Role of a noncanonical disulfide bond in the stability, affinity, and flexibility of a VHH specific for the Listeria virulence factor InlB.Mendoza, M.N., Jian, M., King, M.T., Brooks, C.L.
(2020) Protein Sci 29: 1004-1017
- PubMed: 31981247
- DOI: 10.1002/pro.3831
- Structures With Same Primary Citation
- PubMed Abstract:
A distinguishing feature of camel (Camelus dromedarius) VHH domains are noncanonical disulfide bonds between CDR1 and CDR3. The disulfide bond may provide an evolutionary advantage, as one of the cysteines in the bond is germline encoded. It has been ...
A distinguishing feature of camel (Camelus dromedarius) VHH domains are noncanonical disulfide bonds between CDR1 and CDR3. The disulfide bond may provide an evolutionary advantage, as one of the cysteines in the bond is germline encoded. It has been hypothesized that this additional disulfide bond may play a role in binding affinity by reducing the entropic penalty associated with immobilization of a long CDR3 loop upon antigen binding. To examine the role of a noncanonical disulfide bond on antigen binding and the biophysical properties of a VHH domain, we have used the VHH R303, which binds the Listeria virulence factor InlB as a model. Using site directed mutagenesis, we produced a double mutant of R303 (C33A/C102A) to remove the extra disulfide bond of the VHH R303. Antigen binding was not affected by loss of the disulfide bond, however the mutant VHH displayed reduced thermal stability (T m = 12°C lower than wild-type), and a loss of the ability to fold reversibly due to heat induced aggregation. X-ray structures of the mutant alone and in complex with InlB showed no major changes in the structure. B-factor analysis of the structures suggested that the loss of the disulfide bond elicited no major change on the flexibility of the CDR loops, and revealed no evidence of loop immobilization upon antigen binding. These results suggest that the noncanonical disulfide bond found in camel VHH may have evolved to stabilize the biophysical properties of the domain, rather than playing a significant role in antigen binding.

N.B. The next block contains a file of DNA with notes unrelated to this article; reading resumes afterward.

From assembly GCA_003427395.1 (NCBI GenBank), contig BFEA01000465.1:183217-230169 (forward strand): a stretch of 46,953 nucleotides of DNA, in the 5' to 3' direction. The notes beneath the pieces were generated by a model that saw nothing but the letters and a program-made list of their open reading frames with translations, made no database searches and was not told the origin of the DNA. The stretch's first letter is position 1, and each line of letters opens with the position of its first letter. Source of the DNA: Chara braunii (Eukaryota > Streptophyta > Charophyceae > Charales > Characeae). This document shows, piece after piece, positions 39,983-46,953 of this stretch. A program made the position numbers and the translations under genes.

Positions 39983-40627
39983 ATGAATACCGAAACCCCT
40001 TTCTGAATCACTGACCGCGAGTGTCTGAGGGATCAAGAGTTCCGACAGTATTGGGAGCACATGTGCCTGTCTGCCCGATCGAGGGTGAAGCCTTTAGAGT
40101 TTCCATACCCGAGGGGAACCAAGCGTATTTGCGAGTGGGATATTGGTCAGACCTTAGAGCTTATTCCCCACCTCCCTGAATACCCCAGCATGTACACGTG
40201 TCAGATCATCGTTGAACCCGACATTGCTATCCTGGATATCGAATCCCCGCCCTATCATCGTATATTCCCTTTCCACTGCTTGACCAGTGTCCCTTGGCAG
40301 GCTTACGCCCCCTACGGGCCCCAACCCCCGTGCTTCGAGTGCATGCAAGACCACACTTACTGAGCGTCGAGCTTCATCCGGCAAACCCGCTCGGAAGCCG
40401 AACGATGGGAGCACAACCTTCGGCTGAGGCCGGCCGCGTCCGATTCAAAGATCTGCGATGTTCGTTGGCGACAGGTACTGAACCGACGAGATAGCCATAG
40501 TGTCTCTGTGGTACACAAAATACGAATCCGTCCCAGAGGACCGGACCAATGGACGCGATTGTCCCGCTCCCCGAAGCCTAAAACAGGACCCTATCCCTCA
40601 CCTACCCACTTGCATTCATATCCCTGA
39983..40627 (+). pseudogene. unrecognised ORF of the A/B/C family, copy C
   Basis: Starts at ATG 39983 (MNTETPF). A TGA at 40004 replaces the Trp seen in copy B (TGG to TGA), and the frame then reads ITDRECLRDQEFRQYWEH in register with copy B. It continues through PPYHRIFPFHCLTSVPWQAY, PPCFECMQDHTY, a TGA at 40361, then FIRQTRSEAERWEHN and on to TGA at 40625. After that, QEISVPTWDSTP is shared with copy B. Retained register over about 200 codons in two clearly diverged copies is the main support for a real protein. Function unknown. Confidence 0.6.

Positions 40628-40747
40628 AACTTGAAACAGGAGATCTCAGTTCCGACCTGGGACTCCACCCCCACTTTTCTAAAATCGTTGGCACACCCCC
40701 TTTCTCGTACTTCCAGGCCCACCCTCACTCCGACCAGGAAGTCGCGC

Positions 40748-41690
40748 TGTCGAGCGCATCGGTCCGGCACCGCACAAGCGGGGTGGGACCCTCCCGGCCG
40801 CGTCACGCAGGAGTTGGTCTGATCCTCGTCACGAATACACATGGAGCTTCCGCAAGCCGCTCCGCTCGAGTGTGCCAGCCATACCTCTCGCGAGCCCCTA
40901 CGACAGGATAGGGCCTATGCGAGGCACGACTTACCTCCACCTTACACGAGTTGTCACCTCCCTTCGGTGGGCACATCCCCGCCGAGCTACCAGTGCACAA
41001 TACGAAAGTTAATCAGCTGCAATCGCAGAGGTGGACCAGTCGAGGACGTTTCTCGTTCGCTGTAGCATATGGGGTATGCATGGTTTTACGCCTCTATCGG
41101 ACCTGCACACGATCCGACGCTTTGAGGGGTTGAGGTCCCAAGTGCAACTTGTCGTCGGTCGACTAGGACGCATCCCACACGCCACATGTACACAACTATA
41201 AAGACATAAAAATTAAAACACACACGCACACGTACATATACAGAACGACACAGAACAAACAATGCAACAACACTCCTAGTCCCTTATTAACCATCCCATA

Department of Chemistry, California State University Fresno, Fresno, California.